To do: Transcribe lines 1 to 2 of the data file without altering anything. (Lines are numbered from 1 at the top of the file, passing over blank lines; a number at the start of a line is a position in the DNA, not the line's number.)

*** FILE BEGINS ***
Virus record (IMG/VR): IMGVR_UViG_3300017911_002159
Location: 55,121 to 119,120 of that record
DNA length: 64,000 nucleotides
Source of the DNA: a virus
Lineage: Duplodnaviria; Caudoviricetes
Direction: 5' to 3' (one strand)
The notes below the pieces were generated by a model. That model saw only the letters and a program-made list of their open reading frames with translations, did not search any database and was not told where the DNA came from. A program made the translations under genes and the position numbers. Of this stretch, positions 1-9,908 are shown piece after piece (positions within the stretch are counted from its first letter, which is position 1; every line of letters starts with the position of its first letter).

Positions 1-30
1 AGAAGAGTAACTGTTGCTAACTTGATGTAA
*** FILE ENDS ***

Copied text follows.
Virus record (IMG/VR): IMGVR_UViG_3300017911_002159
Location: 55,121 to 119,120 of that record